It's common in higher value business purchases for the whole process to start with the seller doing a check on the buyer and his finances. Sellers of B&M businesses usually require a buyer to provide three years' worth of annual accounts. This is particulary the case if there's a seller's note involved (seller financing). If you think the buyer is going to give you access to his site stats, though, you're going to be disappointed.

March 15, 2010 - 5:48pm

You don't have to agree, but then you wouldn't given that you typically demand the opposite when buying websites, right?

There is a *large gulf* between "inspecting the goods" and "looting proprietary business data."

Sure if you trust someone you can share revenues and earnings data (and often doing that is a mistake as it creates incentive for competition even if a sale does not go through), but they don't need keyword-level data to get an idea about the general health of the business as a whole.

And I have a problem with a business throwing out a number as their offer, trying to use that number to lure someone into giving up their business data, and then saying "oh yeah we were way off, we want to pay you this lowball number instead" ... after they have all your analytics data you are screwed if a deal doesn't go through because they would likely use that data against you. Why wouldn't they?

Currently the prevailing common line of thought is that the buyer is infinitely trustworthy and should have all the leverage in the negotiation. The point of this post was to explain that as being untrue. :D

People who buy lots of websites for pennies on the Dollar may dislike this post, but oh well.

March 15, 2010 - 6:13pm

Aaron, there is no prevailing "common line of thought" on buyers being infinitely trustworthy. No idea where you got that from.

I've been a buyer, I've been a seller, I've assisted others with buying and selling sites to the tune of several million dollars. And that's just so far this year. And, no, I don't demand of sellers what I'm not willing to provide as a seller myself. That would be daft. Whether you're looking to buy or sell, ultimately it's about getting the deal done in a manner that is safe and satisfactory to all parties. I certainly don't advise sellers to approach the transaction like they're dealing with a criminal. At the bottom end of the Flippa market you get scammers whose main purpose is to learn how successful sites tick so they can attempt to reproduce that success. At the other end there are multi-million dollar deals, both broker assisted and independently conducted, where stats are provided and the deals are completed.

A buyer can't be satisfied with just revenue and earnings data. You expect him to commit to buying without seeing how much of that "free" traffic actually came from PPC? Or came from some other seller controlled property? Most sellers don't even count their uniques correctly! It's the buyer's responsibility to do the due diligence. Frustrate him in that investigative work and you might as well have not started the whole process.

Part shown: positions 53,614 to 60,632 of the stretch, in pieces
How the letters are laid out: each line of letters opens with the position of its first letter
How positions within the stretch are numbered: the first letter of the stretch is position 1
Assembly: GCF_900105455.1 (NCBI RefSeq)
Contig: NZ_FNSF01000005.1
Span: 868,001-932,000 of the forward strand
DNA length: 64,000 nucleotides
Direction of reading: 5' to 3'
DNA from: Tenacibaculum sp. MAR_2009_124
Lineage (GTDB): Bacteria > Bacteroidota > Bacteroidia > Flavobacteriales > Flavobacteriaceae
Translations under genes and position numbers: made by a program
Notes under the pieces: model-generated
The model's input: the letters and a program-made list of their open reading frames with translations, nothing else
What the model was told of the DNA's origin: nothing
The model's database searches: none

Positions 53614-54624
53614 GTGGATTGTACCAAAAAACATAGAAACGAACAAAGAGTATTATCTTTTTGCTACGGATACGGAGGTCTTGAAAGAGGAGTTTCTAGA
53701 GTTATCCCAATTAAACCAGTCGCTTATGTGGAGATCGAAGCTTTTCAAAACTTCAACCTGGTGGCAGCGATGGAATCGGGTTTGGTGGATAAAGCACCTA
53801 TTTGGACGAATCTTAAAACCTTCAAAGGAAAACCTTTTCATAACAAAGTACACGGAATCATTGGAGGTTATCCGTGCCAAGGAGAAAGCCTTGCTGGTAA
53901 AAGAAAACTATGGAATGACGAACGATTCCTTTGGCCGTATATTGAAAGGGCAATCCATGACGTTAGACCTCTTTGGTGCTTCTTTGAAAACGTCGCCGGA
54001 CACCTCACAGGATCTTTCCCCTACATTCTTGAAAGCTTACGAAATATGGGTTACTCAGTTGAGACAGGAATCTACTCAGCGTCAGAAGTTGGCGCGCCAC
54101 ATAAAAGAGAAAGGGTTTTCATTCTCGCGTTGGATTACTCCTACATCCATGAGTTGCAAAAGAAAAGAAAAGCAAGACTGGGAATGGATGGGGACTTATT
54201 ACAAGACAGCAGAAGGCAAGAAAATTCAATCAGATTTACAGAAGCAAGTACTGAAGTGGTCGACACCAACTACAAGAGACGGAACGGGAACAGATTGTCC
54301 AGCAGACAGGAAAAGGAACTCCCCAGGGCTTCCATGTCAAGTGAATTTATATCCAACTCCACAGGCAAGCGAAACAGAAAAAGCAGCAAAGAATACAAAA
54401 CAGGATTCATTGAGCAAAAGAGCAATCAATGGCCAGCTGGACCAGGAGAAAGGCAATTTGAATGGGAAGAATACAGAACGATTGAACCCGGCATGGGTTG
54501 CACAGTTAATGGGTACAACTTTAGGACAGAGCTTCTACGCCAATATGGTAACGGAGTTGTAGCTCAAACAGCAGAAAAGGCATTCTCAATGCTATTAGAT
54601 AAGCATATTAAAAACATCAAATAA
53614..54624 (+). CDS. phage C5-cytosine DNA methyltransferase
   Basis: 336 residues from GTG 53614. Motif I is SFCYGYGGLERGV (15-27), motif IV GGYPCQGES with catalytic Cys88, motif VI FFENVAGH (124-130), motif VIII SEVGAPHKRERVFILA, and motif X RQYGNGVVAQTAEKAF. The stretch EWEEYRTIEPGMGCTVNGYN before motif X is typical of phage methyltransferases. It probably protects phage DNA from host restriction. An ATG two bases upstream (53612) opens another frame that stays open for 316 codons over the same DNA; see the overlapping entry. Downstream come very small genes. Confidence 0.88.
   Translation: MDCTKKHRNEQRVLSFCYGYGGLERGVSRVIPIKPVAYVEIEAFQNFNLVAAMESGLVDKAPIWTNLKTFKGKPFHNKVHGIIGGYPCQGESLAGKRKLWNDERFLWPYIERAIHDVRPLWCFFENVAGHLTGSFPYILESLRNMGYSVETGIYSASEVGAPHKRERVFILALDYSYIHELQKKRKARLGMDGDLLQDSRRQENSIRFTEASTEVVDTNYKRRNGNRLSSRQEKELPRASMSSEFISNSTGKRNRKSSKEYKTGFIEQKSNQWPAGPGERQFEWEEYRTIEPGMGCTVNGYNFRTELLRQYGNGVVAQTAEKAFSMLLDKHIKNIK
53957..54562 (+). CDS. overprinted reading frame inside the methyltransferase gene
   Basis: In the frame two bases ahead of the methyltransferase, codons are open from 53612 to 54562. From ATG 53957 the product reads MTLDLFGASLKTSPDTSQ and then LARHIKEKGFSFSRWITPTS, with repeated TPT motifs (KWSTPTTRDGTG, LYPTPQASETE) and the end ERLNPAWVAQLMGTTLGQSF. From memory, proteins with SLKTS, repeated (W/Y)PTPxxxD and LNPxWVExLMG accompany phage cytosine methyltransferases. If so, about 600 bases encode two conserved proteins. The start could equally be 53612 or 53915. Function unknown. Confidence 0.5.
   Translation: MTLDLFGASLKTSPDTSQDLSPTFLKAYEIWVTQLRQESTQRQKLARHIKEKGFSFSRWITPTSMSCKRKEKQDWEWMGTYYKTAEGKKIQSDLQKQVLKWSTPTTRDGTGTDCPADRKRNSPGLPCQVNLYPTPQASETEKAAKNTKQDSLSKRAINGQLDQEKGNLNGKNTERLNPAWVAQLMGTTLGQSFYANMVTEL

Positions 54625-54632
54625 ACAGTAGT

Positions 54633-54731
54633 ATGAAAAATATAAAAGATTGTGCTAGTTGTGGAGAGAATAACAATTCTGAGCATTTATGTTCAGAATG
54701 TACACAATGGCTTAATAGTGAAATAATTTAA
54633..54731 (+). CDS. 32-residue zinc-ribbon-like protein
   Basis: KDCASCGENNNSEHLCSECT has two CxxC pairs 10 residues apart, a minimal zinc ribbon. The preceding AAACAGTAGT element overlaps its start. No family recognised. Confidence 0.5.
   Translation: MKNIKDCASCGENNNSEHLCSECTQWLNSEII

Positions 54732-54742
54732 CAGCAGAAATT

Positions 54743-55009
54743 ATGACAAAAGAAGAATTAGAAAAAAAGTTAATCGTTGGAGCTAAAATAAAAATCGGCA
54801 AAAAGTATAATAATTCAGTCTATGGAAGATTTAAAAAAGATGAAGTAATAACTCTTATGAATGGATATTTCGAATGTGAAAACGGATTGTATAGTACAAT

Not providing the stats is not the answer, it makes you look a bit amateurish. And is more likely to lose you the deal.

March 15, 2010 - 6:37pm

Aaron, there is no prevailing "common line of thought" on buyers being infinitely trustworthy. No idea where you got that from.

How else would you explain handing over *ALL ANALYTICS DATA* free of charge as being a commonly suggested practice?

At the other end there are multi-million dollar deals, both broker assisted and independently conducted, where stats are provided and the deals are completed.

Sometimes stats are provided and no deal is done. Hence this blog post.

A buyer can't be satisfied with just revenue and earnings data. You expect him to commit to buying without seeing how much of that "free" traffic actually came from PPC? Or came from some other seller controlled property?

Yes a buyer can be satisfied with revenues and earnings data. If they expect the free organic traffic was AdWords driven then they are not expecting an honest response. And you can get the general traffic breakdown data WITHOUT needing to get data all the way down to the granular keyword level.

Not providing the stats is not the answer, it makes you look a bit amateurish.

I would rather *be perceived* as being amateurish than to *be* a professional idiot who just gave it all way for nothing. To each their own!

March 15, 2010 - 7:15pm

If you pull back the curtain and expose the process, some of those with a vested interest in that process will address your claims. They will say you are simply wrong, that you misunderstand, are generalizing a few bad eggs as examples of the entire industry. They will also inject fear and uncertainty, so as to taint the thought process of your readers-- suggesting that it is your choice to be skeptical, but you will miss out on opportunity!

I'm sure someone in history has noted that the more there is to lose, the stronger they will work to protest your claims and skew the opinion (back into their favor).

The truth is that a "Letter of Intent" is not protection of any form, and investigators use it as a tool. The truth is that buyers who insist that sellers go along with the status quo (which is in the buyer's favor) are simply negotiating their best deal. It goes without saying that you can resist and miss out on opportunity -- that's exactly what you are doing -- choosing not to take the risk of showing your cards for free with no binding agreement in place.

Why not put up a performance bond as part of the deal? An insurance policy that supports your claim that the site is what you say it is, backed by an agreement to buy it back or whatever under very specific terms & conditions.

When buyers are able to work through the details of that, they can claim to have done "due diligence". Until then, they are less educated, less experienced, and less savvy of your business than you are, and they know it. So they hedge their bet every way they can (such as asking for all of your data up front), and try to make use of their strengths (having access to capital, knowing how to negotiate a favorable deal, etc).